your savings rate should be:

To read this table, let's imagine you can invest in a 30-year certificate of deposit (CD) that returns 0% above inflation and taxes. (This product doesn't exist, but you may be able to simulate it with I bonds or TIPS. I am not going to discuss the suitability or the moral implications of owning government debt.) Then, for every $1.00 you put into the CD, you can withdraw $1.00 (today's dollars) 30 years from now. If your current post-tax income is X, you can simulate a future budget now by saving 50% of X (leaving 50% of X). If you are comfortable with the 50% you can spend today, then your lifestyle will not need to suffer much adjustment when limited to the saved 50% available in 30 years. If you save less of your income now, you are leaving yourself less to spend in retirement. You can vary your assumptions by considering:

  • Perhaps you will plan to work for 40 years and retire for 20 years. Then you can use two years of savings for each year of retirement, and (based on the same 0% tax-free, inflation-adjusted growth assumption) you could start by saving 33%. Why not 25% --- half of 50%? If you save 25%, then you are giving yourself a budget of 75% during your work years, but only 2 * 25% = 50% for each year of retirement, which violates the rule-of-thumb I suggested above. The other columns of the table show the needed savings rates for two, three, four, and five years of savings per year of retirement. Where there are percentage ranges, they indicate the saving rates needed in the first and last years of the non-retirement period. If you are saving 15% now, you are on a frontier hoping for a +6% annualized return on the 30/30 (years of work/years of retirement) schedule, or planning for the 50/10 schedule and with a 0% annualized return.
  • Perhaps you will have access to investments that return more than 0% after inflation and taxes. Good luck with that.
  • Perhaps you will receive Social Security payments or a pension. Good luck with that.

Changes in these assumptions can modify the savings fraction by perhaps a factor of two or three, but the conclusion is still robust: you should save a substantial fraction of your income.

To summarize, I am using two heuristics to estimate retirement savings:

  1. Retirement income requirements are the same as now.
  2. Using the savings pipeline and a conservative investment returns assumption, I must save a quarter to a half of post-tax income.

Pre-tax or post-tax?

In the above discussion, I've tried to use all post-tax, inflation-adjusted numbers. This is partly because it would be difficult for many persons to save 50% of their pre-tax income.

When it comes to retirement investing under United States laws, one often has three choices: (1) pre-tax funds with tax-deferral (401(k) or traditional IRAs), (2) post-tax funds with tax-free returns (Roth 401(k) or Roth IRAs), and (3) post-tax funds with taxable returns (depending on choice of investment vehicle). The benefits of (1) and (2) are that taxes are a one-time cut, either (1) at the time of withdrawal or (2) before investment; while in case (3), taxes not only take the the same one-time cut, but also reduce the realized return each year. For example, if over 30 years, your investment returns 4% each year with 3% inflation, the inflation-adjusted return will be 1% = 4% - 3%; if taxable each year with a 25% tax rate (on the 4% earned), your real return would be zero, but if taxed only at the end with the same 25% tax rate, your real return would total 26%, or about 0.77% per year. The disadvantages of (1) and (2) are that they come with restrictions on the amounts you can save and the conditions under which you can take a penalty-free withdrawal. The only difference between (1) and (2) is whether you expect your future tax rates to be higher or lower than now, and if you aren't sure, you can hedge by dividing your saving between them.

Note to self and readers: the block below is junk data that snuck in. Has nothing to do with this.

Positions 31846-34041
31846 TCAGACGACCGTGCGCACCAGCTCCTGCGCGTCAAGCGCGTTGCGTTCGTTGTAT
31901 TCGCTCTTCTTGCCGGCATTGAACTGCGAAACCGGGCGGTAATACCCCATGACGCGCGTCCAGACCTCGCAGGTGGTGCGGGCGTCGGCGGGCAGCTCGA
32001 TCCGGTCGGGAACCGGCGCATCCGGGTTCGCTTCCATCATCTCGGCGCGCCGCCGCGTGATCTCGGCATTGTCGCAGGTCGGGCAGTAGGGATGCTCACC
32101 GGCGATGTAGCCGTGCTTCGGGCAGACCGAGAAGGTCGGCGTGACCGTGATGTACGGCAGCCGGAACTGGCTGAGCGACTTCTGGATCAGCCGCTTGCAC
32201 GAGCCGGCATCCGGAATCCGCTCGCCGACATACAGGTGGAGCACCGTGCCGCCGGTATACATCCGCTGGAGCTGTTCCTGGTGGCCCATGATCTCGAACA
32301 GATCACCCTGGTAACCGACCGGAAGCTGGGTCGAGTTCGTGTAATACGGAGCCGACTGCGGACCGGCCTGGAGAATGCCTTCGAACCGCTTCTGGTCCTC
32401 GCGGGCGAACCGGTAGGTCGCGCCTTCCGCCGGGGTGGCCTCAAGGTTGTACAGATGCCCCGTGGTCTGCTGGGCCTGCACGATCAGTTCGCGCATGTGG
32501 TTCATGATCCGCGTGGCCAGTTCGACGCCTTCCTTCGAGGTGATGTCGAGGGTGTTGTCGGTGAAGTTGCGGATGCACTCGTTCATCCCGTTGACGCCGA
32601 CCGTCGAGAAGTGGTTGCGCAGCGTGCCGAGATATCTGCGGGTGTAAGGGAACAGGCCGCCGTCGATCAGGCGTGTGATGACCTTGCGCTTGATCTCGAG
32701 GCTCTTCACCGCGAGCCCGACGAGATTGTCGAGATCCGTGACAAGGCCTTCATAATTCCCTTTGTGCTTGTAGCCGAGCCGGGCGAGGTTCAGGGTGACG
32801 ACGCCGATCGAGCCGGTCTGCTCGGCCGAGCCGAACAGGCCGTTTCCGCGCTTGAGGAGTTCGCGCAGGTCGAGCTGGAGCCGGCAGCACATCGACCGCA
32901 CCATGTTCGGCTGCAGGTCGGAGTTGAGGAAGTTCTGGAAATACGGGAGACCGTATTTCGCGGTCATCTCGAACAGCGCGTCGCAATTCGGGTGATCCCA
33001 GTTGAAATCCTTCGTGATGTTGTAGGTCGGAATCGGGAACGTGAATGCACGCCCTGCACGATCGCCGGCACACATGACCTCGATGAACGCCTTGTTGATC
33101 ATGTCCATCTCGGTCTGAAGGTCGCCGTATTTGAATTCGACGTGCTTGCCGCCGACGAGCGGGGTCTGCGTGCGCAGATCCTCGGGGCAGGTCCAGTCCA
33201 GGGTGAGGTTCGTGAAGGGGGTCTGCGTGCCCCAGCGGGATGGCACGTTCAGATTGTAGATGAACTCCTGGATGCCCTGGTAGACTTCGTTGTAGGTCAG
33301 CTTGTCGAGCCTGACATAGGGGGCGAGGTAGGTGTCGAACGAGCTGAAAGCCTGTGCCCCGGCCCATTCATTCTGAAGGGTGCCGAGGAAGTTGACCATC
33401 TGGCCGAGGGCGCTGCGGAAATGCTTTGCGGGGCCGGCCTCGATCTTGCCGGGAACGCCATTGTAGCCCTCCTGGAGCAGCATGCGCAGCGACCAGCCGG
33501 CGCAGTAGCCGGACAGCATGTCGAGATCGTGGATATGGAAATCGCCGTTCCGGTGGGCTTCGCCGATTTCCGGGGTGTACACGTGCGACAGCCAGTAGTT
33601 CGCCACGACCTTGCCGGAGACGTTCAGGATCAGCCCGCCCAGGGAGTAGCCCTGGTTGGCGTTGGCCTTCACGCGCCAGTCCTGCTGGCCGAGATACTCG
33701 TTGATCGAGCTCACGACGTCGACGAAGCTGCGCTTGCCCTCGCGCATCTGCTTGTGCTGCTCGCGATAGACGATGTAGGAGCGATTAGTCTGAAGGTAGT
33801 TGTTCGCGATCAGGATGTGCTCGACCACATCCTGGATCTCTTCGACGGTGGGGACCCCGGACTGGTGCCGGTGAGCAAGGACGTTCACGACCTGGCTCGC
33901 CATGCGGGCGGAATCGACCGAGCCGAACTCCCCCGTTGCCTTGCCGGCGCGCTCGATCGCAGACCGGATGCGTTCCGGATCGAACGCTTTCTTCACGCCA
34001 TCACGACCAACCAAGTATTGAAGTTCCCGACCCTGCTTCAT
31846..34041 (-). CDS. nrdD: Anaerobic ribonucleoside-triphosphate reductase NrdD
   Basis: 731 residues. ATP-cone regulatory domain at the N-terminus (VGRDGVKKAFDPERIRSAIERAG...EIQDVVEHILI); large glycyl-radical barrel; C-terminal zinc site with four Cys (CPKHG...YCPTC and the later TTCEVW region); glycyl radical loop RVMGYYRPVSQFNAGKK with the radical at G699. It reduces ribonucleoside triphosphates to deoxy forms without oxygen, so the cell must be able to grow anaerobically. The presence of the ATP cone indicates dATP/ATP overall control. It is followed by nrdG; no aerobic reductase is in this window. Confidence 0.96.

Thursday, May 28, 2009

Competition for mind-share

At the encouragement of a friend, I have decided to give blogging another try. I recall that daily writing as a high-school senior helped sharpen my thinking; and I hope it will again now.

I have changed the subtitle of this blog from "ideas scrapbook" (where I was using it as a bookmarking tool) to "competition for mind-share". Resolved: we must publicize nascent ideas clearly so that they can be criticized. This may be one personal blog out of thousands, but I hope to bring my own brand of logic, judgement, compassion to improve the signal-to-noise ratio in the blogging universe. I welcome comments.

If writing in this blog sharpens my thinking and makes me a better person, then it will have been successful. If this blog collects a significant following, then it will have been wildly successful.

Saturday, July 19, 2008

Friday, June 13, 2008

A Remarkable Tornado Photo

"The Lede: A Remarkable Tornado Photo"

An Iowa woman snaps a stunning close-up of a looming funnel cloud.

Kalman filters

Consider these for noise rejection, especially when moving to continuous-time data.

Wednesday, May 07, 2008

FFT Window references